Anna Steynor, Katharine Vincent (Kulima Integrated Development Solutions), Katinka Waagsaether and Tracy Cull (Kulima Integrated Development Solutions)
The establishment of a “community of practice” (COP) is an idealised vision that is often expressed as a desirable outcome of research projects. The successful establishment of a COP is seen to embody the notion of extending the research influence beyond any single contract/workpiece. However, can a COP really be established by a project, or does it need to develop organically? Should funders be more realistic about their influence in attempting to develop COPs? We are using this blog to unpack our learning around when and how COPs fail or thrive, based on various experiences with climate change and development-related projects in southern Africa.
COPs can have a very broad or narrow scope, but in essence, they are a group of people (a community) who share a common interest or passion, and who learn how to do it better through regular interaction (Wenger et al., 2002). COPs have long existed in a variety of fields. When successful, they provide effective mechanisms for knowledge sharing that augment the capacities of the individual members as well as the fields in which those individuals operate. They can vary significantly in their membership composition and modality of working, which means that it can be difficult to precisely define a COP.
Given their great scope for added value, it is not surprising that there is often motivation to attempt to create, or support the creation of, COPs through research projects. This is true particularly in developing country contexts where COPs could play a key role in the pressing need for capacity building. However, our experience and the associated literature, suggests that there are particular aspects around the establishment of a COP which aid its ultimate success or demise.
Fundamental to the establishment of a successful COP is its organically driven nature. The desire for the development of a COP needs to come from a recognised opportunity within the community itself. Through this, the involved community recognises and harnesses the potential gain from active participation. A COP is not a mechanism that can be imposed on a group of people, because it requires commitment from each and every member but particularly from a “champion” member who can act as the “core” and provide leadership (Wenger, 2000). This is essential to ensure that the COP provides added value to its members, which likely encourages their ongoing participation in a virtuous circle of growth and consolidation. Equally, the lifetime of the COP is also internally determined by its members. The COP will only be sustained while the members continue to recognise the value of its existence and participate accordingly.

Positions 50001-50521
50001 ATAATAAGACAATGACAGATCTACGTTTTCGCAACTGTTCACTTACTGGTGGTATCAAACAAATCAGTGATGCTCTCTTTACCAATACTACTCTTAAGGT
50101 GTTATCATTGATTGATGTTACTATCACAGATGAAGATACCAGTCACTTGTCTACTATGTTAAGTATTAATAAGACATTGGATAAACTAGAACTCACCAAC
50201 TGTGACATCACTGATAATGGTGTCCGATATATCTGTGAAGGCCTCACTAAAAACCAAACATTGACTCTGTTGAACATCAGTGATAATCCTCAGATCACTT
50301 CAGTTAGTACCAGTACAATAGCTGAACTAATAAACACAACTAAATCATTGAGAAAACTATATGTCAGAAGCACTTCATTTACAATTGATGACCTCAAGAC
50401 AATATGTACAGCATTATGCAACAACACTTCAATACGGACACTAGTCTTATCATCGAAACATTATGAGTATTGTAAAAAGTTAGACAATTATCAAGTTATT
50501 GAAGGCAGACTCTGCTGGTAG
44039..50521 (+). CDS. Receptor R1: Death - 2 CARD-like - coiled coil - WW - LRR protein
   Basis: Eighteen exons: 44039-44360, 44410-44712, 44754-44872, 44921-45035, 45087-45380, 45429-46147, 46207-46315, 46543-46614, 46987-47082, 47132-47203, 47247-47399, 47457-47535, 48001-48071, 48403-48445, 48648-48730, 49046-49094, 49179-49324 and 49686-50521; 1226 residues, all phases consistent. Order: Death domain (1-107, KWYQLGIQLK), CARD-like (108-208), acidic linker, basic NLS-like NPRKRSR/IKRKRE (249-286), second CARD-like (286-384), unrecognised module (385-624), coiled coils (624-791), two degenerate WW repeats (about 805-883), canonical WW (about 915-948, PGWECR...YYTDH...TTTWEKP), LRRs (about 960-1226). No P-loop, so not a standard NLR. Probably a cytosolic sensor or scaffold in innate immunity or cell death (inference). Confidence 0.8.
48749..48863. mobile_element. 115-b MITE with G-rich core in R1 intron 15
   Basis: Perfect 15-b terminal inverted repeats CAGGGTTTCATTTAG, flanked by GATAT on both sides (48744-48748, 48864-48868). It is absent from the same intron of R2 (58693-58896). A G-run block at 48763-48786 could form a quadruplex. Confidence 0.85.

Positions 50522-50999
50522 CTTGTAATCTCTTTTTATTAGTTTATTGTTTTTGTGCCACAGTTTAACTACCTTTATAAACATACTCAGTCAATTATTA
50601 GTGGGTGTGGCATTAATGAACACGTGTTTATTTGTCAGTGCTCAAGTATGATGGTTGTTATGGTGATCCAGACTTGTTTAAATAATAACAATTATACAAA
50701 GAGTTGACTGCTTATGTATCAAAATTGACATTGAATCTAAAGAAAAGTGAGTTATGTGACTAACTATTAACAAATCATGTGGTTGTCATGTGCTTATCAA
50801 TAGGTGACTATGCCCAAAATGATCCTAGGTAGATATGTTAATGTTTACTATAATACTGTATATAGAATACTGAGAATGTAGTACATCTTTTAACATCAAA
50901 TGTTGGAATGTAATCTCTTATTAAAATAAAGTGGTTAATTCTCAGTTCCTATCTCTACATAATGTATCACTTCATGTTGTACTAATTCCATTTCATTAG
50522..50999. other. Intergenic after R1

Despite the need for organic generation of COPs, the role of external support by donors and other external organisations should not be underestimated. While such external organisations cannot be the sole driver, they can play a critical role in providing a platform that may lead to the formation of a COP, and later supporting its evolution (Cundill et al, 2015). Creating the impetus for generation of a COP may include hosting a workshop of like-minded individuals. This provides the space for rich discussions and recognition of the opportunities for collaboration for knowledge creation. If common aims emerge, and the community recognises the potential gains of active participation, under the leadership of key individuals, the COP has the potential to survive past the initial burst of post-workshop enthusiasm. Once the decision has arisen from participants to create a COP, external organisations can continue to play a key supporting role. This may include hosting a virtual platform, or providing funding for face-to-face interactions in the early days to consolidate momentum. However, it is essential that the identification, need for, and aims of, such opportunities should arise from the potential COP itself.
Our learning has indicated that, rather than setting out with the objective of developing a COP through a research project, focus should rather be placed into processes that bring together relevant communities for networking and sharing of knowledge. These meeting places may or may not result in a COP – but they can certainly create the potential for participants to identify an opportunity and build upon it.
Acknowledgement: the International Development and Research Centre funded the research that resulted in this piece.
- Cundill, D. J. Roux, and J. N. Parker. “Nurturing communities of practice for transdisciplinary research” Ecology and Society 20(2): 22. (2015) http://dx.doi.org/10.5751/ES-07580-200222
- Wenger, E. Communities of Practice: Learning, Meaning and Identity (Cambridge UK: Cambridge University Press, 2000).
- Wenger, R. McDermott and W. Snyder. Cultivating Communities of Practice. (Boston MA: Harvard Business Press, 1st edition, 2002)